Apple contacts man whose home was searched by employees over missing iPhone prototype

“A San Francisco man whose home was searched by Apple security officials hunting for a missing, unreleased iPhone is in discussions with the computer maker, his attorney said,” Declan McCullagh and Greg Sandoval report for CNET.

“Two Apple employees claimed they had traced the errant device to the residence of Sergio Calderon, 22, and then visited his house with four plainclothes officers from the San Francisco Police Department in late July,” McCullagh and Sandoval report. “Calderon, who has said he was led to believe everyone who entered the house was a police officer, has hired attorney David Monroe.”

“Police have said a two-man Apple security team searched Calderon’s home and did not recover the phone,” McCullagh and Sandoval report. Monroe said police facilitated the search by telling Calderon they would obtain a search warrant if he didn’t submit to a search. Monroe said he believes police acted improperly by not identifying the Apple employees.”

Read more in the full article here.


      1. It doesn’t make him a crook, but it doesn’t make him not a crook either. All it proves is that the missing iPhone wasn’t found in his house. Anyone who jumps to the conclusion that he is either guilty or not guilty is just blowing smoke. People love to talk, especially when they have no idea what they’re talking about.

  1. Monroe said police facilitated the search by telling Calderon they would obtain a search warrant if he didn’t submit to a search.

    Here’s a problem. A search warrant would have not allowed apple to be on scene.. Only police.

    He may be a crook, but he may win on an error.

  2. I’m very pro-Apple, and even more pro-police, but I’m extremely uncomfortable with how this home search allegedly went down. Home searches aren’t a slight infringement on liberty, they are a massive intrusion, and should only be performed within the strictest guidelines and according to due process.

    I don’t believe these strict guidelines were followed, if the facts as we know them are true. Police should be the only ones searching a private citizen’s home. If other people were there (Apple employees), they should have been clearly identified before the guy made the decision to invited them in.

    Further, what were the police thinking by allowing civilians to participate in a home search? Isn’t that a potentially dangerous situation? And if one of the Apple employees had found something, wouldn’t the chain of evidence be disputable? And is anyone else uncomfortable with the apparent relationship between a large corporation and the police?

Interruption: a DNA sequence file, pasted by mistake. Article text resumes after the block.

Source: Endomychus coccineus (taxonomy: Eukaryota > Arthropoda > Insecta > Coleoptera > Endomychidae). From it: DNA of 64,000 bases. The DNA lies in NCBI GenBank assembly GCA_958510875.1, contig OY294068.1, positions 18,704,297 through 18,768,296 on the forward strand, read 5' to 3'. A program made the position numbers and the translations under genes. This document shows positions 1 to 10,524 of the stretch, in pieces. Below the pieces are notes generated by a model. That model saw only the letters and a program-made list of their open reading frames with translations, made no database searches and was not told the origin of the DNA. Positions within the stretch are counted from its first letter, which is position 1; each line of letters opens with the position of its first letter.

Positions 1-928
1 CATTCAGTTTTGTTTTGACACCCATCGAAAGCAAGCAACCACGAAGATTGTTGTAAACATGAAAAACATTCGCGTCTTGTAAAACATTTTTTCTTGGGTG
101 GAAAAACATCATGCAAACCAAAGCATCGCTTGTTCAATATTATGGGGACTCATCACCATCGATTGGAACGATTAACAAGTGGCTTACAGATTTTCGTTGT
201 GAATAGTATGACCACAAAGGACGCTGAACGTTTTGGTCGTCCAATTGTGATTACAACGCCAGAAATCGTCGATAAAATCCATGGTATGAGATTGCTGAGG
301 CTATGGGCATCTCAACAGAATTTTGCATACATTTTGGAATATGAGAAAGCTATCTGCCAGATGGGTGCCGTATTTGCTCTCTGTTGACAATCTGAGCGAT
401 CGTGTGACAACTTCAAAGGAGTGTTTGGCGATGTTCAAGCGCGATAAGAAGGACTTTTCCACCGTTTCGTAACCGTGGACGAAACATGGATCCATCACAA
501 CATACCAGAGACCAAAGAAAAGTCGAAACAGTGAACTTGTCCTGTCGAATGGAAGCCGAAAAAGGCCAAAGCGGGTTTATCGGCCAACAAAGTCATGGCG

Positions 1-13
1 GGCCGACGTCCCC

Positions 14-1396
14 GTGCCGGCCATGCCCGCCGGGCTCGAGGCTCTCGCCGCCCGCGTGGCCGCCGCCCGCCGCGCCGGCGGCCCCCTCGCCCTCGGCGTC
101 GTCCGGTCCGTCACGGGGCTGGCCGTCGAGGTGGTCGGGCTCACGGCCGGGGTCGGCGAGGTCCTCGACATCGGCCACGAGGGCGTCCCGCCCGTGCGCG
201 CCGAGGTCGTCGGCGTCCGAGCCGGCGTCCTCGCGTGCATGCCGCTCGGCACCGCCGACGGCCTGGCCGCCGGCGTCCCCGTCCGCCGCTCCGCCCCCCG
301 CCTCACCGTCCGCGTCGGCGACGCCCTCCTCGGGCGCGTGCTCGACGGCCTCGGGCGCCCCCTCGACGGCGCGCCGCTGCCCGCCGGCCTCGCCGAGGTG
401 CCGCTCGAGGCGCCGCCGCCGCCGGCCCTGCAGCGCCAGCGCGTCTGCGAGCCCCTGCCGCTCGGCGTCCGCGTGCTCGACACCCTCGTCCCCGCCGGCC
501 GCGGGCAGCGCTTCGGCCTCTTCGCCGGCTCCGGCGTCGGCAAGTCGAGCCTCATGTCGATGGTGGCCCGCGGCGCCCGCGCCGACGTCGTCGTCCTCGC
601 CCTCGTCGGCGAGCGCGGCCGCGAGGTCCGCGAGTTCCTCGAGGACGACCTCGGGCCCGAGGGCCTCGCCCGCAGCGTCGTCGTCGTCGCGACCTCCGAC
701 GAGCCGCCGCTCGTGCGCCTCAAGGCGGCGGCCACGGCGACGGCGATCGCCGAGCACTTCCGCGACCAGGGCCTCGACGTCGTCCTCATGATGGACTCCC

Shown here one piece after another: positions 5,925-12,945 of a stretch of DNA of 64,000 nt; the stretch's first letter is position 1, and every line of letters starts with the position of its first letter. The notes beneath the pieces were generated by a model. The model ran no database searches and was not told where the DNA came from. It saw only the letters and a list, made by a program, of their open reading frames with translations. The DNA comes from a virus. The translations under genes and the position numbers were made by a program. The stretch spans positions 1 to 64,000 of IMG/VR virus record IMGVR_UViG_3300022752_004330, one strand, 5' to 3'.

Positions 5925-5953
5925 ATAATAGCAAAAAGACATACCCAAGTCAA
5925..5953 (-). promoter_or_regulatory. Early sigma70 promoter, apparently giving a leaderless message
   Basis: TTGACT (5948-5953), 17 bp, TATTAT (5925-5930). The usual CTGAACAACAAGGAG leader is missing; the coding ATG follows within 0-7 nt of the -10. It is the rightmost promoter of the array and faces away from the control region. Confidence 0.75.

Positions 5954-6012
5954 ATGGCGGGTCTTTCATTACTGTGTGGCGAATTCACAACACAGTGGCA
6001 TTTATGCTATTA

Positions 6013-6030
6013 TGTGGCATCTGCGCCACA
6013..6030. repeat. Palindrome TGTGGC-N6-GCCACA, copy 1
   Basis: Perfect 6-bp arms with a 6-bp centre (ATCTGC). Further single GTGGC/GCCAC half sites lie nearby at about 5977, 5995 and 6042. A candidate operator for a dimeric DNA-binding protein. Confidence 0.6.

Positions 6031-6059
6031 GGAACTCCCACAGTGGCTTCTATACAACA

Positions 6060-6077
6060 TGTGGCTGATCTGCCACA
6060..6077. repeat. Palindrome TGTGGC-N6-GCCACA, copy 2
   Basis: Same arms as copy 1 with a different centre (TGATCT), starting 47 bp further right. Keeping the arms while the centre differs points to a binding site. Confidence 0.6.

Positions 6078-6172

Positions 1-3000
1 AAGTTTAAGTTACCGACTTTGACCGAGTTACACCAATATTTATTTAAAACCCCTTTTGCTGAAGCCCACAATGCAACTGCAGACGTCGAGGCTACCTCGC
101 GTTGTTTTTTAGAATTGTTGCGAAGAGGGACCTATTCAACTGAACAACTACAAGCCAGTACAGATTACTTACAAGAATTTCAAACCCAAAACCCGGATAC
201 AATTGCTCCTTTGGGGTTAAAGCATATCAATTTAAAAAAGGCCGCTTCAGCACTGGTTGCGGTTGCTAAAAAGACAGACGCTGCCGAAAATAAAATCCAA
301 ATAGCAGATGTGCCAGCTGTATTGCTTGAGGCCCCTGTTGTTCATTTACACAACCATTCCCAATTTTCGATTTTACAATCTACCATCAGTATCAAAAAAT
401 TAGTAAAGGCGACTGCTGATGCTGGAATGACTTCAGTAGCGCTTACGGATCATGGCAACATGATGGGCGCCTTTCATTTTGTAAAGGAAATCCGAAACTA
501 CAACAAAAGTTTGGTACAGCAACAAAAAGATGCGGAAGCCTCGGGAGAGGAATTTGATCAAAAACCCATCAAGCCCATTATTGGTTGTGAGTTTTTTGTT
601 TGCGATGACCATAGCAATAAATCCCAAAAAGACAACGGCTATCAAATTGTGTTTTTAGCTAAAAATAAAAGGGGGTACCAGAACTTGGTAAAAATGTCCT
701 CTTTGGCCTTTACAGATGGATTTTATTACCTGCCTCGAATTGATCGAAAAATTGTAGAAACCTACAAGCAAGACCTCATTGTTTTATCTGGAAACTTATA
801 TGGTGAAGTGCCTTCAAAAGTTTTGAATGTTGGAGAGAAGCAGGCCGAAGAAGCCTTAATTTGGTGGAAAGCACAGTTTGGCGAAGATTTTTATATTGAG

I for one support this guy pushing back on this really fishy incident, if for no other reason than to fight the precedence of future corporate-initiated home searches, which represent a direct attack on our liberty.

    1. This is exactly the kind of police behavior that is modeled on countless “police procedural” tv shows every night of the week. The cops are always “good guys” who basically do whatever they can get away with to catch “bad guys”. Some people might call this brain-washing with sugar on top.

      1. Plenty of blame to go around. Just because they were enabled by those with authority, doesn’t mean they should have done it, or even legally had the right to do it.

        Allegedly, of course.

  3. Deus Ex Technica:

    You’re bang on. Screw Apple here. I *heard* that Apple used bullying tactics, like threatening him with immigration related things. And you’re right, the Police would have to explain why they allowed civilians to search a home. Surely any evidence they found would be disputable (they could have planted it there, especially sine they didn’t identify themselves!). It doesn’t make sense, other than stupid Police Officers going along with Apple not knowing any better.

    I just last week had my MacBook Pro stolen. A few days ago, I got an Email from Find my iPhone saying it was located. Obviously, they didn’t wipe my hard drive. It was only 5 blocks from where I was, in an apartment building. I called the local police where I had reported it stolen and there was nothing they could do because 1) it was in an apartment building, and they aren’t able to search every apartment, socially without a warrant 2) They didn’t have a warrant.

    It sucked, but I agree. I don’t want to be searched without a warrant either, and don’t expect Police, or civilians like me, to ransack a home or building over a computer.

    Get the proper paperwork in order, and do things according to law. I hope Apple gets railed over this.

  4. Apple and the police were WAY out of line. This guy should rake Apple and the city over the coals. If this went to trial and I was on the jury I’d award him the maximum allowed.

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